(l.t.r.) Jacques Lanners, chairman of the board of LIST; Claude Meisch, minister for higher education and research (DP); Franz Fayot, minister of the economy (LSAP); Thomas Kallstenius, CEO of List. Photo: MECO
The European Space Agency on Wednesday formally joined the European Space Resources Innovation Centre founded by Luxembourg last year.
The Luxembourg government and the Luxembourg Institute of Science and Technology in August 2019 first announced the €20m centre--also known as ESRIC--that only last week appointed its first director, Mathias Link.
ESA was always lined up as a partner for the project, but on 18 November signed an implementation agreement with the ministry of economy, List and the Luxembourg Space Agency.
ESRIC “aims to become an internationally recognised centre of expertise for scientific, technical, business and economic aspects related to the use of space resources for human and robotic exploration, as well as for a future in-space economy,” an official statement said.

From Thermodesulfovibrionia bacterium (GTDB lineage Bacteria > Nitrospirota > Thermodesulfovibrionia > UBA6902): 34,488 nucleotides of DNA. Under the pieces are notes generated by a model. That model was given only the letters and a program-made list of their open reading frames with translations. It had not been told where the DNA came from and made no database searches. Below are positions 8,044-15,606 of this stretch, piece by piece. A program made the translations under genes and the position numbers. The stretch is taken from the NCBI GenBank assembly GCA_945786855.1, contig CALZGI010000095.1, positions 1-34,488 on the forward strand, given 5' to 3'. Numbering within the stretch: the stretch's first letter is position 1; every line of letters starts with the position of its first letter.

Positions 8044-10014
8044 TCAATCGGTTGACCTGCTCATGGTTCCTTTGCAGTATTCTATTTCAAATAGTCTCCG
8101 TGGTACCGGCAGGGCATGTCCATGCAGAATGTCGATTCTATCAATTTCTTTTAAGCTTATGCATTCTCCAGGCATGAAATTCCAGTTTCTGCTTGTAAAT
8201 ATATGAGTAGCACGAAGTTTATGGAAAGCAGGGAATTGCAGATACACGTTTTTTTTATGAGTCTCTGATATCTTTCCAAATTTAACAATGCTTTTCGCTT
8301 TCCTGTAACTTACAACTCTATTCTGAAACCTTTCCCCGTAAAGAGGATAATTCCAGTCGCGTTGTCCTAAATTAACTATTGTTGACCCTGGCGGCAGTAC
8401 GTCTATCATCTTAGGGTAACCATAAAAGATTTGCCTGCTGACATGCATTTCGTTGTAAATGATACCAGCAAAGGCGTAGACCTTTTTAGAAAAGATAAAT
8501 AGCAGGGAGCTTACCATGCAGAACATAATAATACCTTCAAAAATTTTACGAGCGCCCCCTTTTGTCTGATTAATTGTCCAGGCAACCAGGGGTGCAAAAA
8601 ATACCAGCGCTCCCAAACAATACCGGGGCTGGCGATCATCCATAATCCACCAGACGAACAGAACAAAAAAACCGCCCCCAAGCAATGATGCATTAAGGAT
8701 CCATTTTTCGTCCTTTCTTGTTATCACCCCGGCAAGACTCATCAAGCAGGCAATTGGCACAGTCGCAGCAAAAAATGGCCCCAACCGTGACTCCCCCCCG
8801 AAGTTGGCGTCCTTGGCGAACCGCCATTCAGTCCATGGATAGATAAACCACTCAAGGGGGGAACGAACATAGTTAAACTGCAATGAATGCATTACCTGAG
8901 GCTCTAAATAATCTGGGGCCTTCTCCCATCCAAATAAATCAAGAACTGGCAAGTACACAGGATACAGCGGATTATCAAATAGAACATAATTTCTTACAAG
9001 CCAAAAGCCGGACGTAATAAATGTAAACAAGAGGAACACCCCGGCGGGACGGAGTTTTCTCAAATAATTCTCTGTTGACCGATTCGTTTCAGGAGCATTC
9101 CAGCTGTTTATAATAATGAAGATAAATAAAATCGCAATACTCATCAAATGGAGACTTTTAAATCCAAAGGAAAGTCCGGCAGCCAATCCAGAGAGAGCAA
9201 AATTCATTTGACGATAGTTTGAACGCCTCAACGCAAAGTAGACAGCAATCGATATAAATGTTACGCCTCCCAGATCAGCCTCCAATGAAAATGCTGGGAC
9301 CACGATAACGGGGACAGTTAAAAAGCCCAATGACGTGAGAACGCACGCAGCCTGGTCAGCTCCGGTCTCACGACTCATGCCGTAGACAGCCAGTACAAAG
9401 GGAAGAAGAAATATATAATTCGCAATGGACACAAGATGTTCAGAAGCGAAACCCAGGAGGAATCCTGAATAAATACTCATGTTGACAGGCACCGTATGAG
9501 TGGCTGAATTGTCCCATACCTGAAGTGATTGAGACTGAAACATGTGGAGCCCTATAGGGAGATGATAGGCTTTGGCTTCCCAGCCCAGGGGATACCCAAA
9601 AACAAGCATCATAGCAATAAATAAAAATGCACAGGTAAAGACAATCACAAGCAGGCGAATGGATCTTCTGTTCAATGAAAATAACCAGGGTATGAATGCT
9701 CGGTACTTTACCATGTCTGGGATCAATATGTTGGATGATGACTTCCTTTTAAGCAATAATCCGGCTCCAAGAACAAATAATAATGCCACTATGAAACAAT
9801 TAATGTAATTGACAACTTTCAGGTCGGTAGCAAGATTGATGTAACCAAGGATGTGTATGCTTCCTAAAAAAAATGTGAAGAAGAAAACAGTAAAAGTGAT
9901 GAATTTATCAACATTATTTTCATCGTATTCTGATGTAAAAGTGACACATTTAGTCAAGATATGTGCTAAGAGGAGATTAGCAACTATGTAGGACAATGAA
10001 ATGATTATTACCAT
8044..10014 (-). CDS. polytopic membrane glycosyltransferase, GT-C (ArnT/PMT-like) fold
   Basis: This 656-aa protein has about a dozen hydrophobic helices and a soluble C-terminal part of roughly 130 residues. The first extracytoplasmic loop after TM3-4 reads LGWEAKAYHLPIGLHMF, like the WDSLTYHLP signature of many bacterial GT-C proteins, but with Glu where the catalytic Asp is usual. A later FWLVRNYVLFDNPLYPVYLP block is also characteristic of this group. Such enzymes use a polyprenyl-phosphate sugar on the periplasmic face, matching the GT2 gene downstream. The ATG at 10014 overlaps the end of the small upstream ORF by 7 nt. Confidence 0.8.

The centre’s activities will focus on space resources research and development, also supporting commercial initiatives and startups. It will host a business incubator and also work on exchange between space and non-space industries.
ESA and the government are injecting €8m into the project over the first three years, with List contributing €3m. Luxembourg’s National Research Fund (FNR) will also fund projects at ESRIC.
Link will oversee the development of the centre, which is expected to become fully operational in the next three years, while continuing in his role as director of international affairs and SpaceResources.lu at the Luxembourg Space Agency.
The government launched the SpaceResources.lu initiative in 2016 to attract space companies and investors, and in 2017 became the first country in Europe to adopt a regulatory framework for the space mining industry.
ESRIC is the latest in a series of space projects supported by the government. Luxembourg earlier this month became one of eight founding signatories of the Artemis Accords. The accords are part of what has been dubbed the moon-to-Mars mission, which will see a global coalition involved in achieving a sustainable presence on the moon.
Luxembourg has signed memoranda of understanding with nearly a dozen countries, including the US, Japan and China, as well as several space businesses that have established a presence in the country.